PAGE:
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What Fringe Benefits Am I Paying Taxes On? 
 
by kmhagen July 22, 2005

Financial Counseling Fees

Financial counseling fees paid for you by your employer are included in your taxable income. But you may be able to deduct these expenses on Schedule A as a miscellaneous itemized deduction.

Employer-Provided Vehicles

Personal use of an employer-provided vehicle is a taxable non-cash fringe benefit. Your employer must determine the amount to be included in your income as reported on your W-2. This would generally be the fair market value, which would be the amount you would have to pay a third party to lease the same or a similar vehicle on the same or comparable terms in the geographic area where you use the vehicle.

If you use the vehicle for both personal and business use, you may be able to take an itemized deduction for the business use of the vehicle.

Meals and Lodging

The value of meals and lodging provided to you and your family by your employer are not included in your taxable income if:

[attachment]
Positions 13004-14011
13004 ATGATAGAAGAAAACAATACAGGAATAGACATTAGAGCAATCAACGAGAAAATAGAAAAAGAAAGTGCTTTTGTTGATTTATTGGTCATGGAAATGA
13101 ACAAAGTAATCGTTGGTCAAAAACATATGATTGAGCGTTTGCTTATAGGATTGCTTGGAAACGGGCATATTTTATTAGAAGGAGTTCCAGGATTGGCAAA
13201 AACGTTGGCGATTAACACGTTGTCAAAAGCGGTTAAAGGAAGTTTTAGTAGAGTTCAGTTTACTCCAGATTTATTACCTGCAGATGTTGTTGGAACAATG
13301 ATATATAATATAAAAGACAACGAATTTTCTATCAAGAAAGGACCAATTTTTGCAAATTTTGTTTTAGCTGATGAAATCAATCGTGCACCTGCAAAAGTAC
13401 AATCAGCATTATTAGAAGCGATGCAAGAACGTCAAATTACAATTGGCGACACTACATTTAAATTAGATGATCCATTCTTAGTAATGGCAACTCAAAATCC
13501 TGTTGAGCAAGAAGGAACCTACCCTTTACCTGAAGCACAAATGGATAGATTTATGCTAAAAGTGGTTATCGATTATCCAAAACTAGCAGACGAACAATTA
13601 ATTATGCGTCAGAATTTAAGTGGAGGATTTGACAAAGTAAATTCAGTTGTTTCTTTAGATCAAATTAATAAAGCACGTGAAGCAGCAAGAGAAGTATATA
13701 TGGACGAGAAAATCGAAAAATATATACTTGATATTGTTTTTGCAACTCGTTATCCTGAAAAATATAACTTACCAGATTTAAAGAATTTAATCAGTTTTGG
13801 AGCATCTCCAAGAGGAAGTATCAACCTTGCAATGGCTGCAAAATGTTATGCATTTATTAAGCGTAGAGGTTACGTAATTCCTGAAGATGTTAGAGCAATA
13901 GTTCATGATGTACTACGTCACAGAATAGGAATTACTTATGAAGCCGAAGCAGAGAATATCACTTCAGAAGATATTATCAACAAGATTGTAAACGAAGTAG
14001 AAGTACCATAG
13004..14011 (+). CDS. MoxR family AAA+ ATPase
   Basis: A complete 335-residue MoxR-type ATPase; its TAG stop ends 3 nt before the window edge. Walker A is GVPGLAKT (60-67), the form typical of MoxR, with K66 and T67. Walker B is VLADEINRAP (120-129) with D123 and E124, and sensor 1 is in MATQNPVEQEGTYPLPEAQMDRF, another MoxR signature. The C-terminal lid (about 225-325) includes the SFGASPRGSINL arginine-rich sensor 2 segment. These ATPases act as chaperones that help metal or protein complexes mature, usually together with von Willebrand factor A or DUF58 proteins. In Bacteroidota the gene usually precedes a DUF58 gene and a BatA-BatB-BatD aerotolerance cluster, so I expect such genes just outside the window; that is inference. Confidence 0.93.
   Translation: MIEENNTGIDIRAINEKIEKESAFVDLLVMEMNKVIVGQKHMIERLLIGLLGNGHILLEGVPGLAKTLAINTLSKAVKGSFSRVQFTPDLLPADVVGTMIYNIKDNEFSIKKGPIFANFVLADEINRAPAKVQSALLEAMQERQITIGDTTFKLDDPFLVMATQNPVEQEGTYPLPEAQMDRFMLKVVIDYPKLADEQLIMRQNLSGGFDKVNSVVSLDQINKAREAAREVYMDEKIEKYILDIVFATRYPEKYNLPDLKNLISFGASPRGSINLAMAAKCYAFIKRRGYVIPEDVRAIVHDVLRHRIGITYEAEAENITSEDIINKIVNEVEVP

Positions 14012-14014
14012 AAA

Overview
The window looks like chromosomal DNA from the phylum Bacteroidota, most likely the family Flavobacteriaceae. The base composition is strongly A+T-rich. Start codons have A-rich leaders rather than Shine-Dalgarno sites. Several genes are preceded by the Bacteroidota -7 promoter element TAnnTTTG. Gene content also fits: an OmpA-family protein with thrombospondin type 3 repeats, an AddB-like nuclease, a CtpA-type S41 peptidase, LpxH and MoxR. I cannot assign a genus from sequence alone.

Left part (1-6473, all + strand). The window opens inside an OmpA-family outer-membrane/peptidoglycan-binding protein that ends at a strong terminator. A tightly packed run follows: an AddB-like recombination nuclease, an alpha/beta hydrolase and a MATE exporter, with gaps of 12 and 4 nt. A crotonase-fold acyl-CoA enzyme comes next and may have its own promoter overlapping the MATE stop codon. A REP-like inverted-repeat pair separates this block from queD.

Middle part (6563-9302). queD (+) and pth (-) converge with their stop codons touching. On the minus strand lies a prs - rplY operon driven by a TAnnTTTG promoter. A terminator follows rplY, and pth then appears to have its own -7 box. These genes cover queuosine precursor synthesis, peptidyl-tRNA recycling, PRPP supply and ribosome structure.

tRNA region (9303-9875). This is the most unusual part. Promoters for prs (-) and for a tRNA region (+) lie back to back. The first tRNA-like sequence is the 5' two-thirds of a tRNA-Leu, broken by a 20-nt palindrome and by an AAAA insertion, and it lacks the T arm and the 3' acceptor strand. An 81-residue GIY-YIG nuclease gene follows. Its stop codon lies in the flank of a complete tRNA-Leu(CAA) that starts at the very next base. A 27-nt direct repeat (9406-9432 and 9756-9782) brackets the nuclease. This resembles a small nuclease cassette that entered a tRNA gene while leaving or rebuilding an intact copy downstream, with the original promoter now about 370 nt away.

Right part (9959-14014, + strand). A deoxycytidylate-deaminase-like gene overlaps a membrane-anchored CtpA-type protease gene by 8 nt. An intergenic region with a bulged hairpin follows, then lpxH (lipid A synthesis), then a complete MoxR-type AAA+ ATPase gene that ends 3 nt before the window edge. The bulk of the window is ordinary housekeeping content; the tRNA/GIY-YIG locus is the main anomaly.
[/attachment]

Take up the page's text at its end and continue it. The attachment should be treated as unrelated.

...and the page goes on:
• The meals and lodging are furnished on your employer’s business premises,
  • The meals and lodging are furnished for the convenience of your employer, and
  • The lodging is a condition of your employment.

This exclusion also applies to de minimis meals, or meal money that has so little value that accounting for them would be unreasonable or impracticable. This includes items such as coffee, doughnuts, soft drinks, occasional meals or meal money for working overtime, and occasional company parties or picnics for employees and their guests.

Company-provided eating facilities are also excluded from income if the annual revenue of the facility equals or exceeds the direct cost of operating the facility. Meals provided at a company facility for highly compensated employees, that are not available to all employees or to a group of employees that does not favor highly compensated employees, are not excludible.

Whether meals are provided for the convenience of the employer depends on the circumstances. There must be a substantial business reason for providing the meals. For this purpose, if more than half of the employees are provided with meals for the convenience of the employer, it is considered that all employees are provided meals for the employer’s convenience, and they are excludible from the employees’ taxable income.

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